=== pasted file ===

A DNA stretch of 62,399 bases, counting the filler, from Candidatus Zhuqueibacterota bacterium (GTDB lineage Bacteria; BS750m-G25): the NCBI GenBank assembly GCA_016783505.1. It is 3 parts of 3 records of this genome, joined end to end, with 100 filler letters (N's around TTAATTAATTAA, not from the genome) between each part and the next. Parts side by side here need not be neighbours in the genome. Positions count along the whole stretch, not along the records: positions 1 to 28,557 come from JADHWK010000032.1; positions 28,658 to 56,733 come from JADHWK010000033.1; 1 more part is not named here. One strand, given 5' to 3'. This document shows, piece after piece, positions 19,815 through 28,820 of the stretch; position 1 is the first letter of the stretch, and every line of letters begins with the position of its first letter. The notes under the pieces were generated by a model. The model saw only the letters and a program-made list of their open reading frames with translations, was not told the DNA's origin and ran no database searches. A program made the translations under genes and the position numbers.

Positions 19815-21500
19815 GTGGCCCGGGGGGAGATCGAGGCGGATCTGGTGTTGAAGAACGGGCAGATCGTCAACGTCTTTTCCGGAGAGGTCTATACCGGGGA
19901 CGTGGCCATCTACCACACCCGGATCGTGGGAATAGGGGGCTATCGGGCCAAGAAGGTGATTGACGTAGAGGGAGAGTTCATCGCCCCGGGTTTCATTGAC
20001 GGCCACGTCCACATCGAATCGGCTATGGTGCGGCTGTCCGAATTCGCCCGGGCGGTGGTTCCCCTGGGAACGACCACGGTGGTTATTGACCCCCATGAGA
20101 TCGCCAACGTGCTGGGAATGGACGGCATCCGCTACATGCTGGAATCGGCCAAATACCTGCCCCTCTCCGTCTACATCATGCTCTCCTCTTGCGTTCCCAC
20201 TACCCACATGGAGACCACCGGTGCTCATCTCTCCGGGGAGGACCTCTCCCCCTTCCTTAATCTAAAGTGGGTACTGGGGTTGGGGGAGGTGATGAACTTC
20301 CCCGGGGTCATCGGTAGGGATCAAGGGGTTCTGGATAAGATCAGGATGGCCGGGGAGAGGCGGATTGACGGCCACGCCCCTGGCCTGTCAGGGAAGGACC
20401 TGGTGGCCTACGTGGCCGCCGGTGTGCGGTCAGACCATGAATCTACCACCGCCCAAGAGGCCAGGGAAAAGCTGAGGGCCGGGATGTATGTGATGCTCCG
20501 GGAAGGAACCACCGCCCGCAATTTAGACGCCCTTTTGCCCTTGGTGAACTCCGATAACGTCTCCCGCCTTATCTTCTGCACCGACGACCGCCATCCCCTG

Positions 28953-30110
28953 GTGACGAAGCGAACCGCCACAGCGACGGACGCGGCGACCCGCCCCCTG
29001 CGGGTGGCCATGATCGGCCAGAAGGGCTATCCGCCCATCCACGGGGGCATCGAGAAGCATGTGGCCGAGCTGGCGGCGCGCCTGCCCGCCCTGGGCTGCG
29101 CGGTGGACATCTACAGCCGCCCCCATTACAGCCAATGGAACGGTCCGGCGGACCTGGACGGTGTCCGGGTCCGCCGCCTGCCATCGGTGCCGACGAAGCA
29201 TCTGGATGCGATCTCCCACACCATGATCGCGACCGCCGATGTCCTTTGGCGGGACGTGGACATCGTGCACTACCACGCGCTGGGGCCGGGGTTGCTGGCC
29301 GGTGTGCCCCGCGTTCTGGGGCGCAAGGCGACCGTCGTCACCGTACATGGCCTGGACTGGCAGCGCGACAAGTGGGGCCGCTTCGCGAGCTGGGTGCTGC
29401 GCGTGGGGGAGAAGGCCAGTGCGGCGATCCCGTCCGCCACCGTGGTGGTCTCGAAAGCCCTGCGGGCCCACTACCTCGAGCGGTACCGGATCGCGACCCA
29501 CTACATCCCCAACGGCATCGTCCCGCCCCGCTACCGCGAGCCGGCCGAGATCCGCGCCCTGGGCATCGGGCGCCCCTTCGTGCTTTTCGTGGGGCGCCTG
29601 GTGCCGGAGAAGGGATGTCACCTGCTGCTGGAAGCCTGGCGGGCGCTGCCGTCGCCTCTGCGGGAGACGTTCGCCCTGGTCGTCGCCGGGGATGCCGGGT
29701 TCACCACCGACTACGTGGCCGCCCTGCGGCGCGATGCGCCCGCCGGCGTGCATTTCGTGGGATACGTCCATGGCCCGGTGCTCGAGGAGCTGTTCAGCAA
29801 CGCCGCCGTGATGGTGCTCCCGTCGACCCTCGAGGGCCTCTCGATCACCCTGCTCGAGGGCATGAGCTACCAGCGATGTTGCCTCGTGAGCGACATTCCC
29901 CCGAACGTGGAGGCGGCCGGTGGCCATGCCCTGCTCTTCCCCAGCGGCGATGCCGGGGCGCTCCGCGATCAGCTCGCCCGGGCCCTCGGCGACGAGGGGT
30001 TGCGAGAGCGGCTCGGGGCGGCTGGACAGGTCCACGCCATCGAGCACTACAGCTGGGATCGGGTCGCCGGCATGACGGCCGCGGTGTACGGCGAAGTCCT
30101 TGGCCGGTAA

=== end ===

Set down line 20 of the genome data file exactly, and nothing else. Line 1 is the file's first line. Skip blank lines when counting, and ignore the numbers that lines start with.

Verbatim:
29701 TCACCACCGACTACGTGGCCGCCCTGCGGCGCGATGCGCCCGCCGGCGTGCATTTCGTGGGATACGTCCATGGCCCGGTGCTCGAGGAGCTGTTCAGCAA